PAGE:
Over at PJNet, Leonard Witt proposes that newspaper subscribers should offer to "buy" the newsroom, placing it in a cooperative trust owned by its readers. In the comments, he writes the following:

Which sounds like the better deal: Now at $4.50 with no say or $2 with ownership.

Here is the governance starting point: We want high quality, ethically sound journalism and we want the news told without fear or favor.
I like the cost with ownership versus the cost without ownership. Who can argue with that? But how does that gain subscribers? I'm not subscribing to any newspaper right now, so my equation is $0.00 with no ownership, which works for me from a cost/value perspective. [UPDATE: Apparently, I'm not the only one, "Stop the Presses? Many Americans Wouldn't Care a Lot if Local Papers Folded"]

I completely reject the governance starting point. Meaningless drivel. A mission statement based on journalism-by-bromide. I agree with Jay Rosen on this point:
Can you tell me about the kind of bias the mainstream press should have, in your considered view? Can you describe a recommended bias and how it operates?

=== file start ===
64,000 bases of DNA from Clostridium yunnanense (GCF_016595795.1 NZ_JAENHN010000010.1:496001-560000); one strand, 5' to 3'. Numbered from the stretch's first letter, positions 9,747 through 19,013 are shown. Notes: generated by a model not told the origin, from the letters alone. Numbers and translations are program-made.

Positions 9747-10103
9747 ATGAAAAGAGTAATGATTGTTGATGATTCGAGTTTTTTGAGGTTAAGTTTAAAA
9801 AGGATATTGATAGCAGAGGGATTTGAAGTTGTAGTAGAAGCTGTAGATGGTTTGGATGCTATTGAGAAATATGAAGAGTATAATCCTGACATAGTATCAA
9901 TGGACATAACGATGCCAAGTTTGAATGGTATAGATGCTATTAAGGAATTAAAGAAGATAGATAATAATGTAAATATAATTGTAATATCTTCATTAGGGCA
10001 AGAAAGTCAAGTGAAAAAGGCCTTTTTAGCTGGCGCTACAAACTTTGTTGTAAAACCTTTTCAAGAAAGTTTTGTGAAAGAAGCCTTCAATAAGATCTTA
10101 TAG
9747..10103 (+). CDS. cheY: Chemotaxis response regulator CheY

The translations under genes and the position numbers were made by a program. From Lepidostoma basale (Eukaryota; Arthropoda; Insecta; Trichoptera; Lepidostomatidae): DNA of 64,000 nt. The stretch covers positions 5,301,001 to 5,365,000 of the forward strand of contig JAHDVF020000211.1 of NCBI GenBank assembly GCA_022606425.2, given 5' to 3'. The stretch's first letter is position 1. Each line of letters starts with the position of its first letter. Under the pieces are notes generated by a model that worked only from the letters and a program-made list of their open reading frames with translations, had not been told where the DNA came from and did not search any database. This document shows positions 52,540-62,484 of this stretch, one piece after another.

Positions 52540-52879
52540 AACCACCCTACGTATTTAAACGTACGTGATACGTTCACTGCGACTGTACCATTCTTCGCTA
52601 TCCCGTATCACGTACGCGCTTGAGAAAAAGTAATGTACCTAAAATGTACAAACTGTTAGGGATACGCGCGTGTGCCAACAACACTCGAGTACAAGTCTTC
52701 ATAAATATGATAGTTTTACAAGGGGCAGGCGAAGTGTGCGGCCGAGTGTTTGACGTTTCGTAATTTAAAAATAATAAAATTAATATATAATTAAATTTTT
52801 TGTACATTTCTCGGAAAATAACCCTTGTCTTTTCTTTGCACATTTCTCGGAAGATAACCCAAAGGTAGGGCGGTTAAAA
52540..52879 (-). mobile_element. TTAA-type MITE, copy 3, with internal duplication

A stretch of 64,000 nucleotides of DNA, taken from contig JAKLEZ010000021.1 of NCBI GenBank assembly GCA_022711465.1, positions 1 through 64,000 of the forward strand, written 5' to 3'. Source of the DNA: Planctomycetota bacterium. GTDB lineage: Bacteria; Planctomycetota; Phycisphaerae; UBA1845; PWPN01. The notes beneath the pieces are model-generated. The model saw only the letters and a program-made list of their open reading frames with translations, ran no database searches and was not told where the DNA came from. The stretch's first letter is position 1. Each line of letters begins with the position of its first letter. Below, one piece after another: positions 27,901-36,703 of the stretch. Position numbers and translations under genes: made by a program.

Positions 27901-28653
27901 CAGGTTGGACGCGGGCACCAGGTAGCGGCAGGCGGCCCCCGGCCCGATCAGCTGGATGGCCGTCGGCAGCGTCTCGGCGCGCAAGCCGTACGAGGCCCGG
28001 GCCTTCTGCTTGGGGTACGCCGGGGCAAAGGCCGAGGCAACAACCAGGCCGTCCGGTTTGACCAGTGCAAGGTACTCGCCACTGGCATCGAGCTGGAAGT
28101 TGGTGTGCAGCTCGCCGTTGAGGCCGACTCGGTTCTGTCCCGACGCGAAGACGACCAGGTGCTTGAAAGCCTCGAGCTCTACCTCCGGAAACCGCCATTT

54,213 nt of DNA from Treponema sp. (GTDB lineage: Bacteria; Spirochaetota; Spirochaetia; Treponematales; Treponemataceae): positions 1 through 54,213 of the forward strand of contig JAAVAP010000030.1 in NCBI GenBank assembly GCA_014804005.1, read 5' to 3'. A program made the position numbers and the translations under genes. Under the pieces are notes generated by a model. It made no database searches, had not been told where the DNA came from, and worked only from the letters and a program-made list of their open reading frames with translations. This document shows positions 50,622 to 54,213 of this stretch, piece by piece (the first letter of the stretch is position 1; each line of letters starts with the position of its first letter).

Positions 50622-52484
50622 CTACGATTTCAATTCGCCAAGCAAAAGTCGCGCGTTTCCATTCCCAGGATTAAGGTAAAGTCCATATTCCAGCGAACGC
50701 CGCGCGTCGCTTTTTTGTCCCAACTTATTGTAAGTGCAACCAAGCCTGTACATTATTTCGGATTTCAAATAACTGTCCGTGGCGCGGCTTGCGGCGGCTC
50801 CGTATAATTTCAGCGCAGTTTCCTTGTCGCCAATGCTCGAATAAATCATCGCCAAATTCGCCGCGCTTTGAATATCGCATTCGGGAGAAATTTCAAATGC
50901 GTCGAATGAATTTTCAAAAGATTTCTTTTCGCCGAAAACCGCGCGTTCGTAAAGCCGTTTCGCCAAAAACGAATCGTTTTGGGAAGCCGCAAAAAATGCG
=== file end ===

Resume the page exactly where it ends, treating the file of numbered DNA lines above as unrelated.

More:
No fair fudging your answers with lines like: "the press should have a bias toward accuracy, facts, truth, fairnesss, and the sweet light of reason." That tells us nothing.
How about an actual mission statement? Make clear what the most important things are to inform their readers about (i.e., schools, infrastructure, law enforcement, judiciary, legislature, executive, but no arts, lifestyle, sports, etc.).

Require "show your work" journalism by posting documents, interview notes, transcripts and audio online, and a URL with the printed story to the online version. Require moving to a Web2Print publishing process, if not already in place, and smart hyperlinks in the online version of the story to the reporter's references, as well as to the websites of the story's sources and subjects.

Zero-tolerance for anonymous quotes. A journalist in "our newsroom" can state that something has happened or is happening based on his own reputation without resorting to anonymous sourcing. Lie to us and we find out, you're fired. And we will find out. We're also online and we love to dig deeper and fact-check.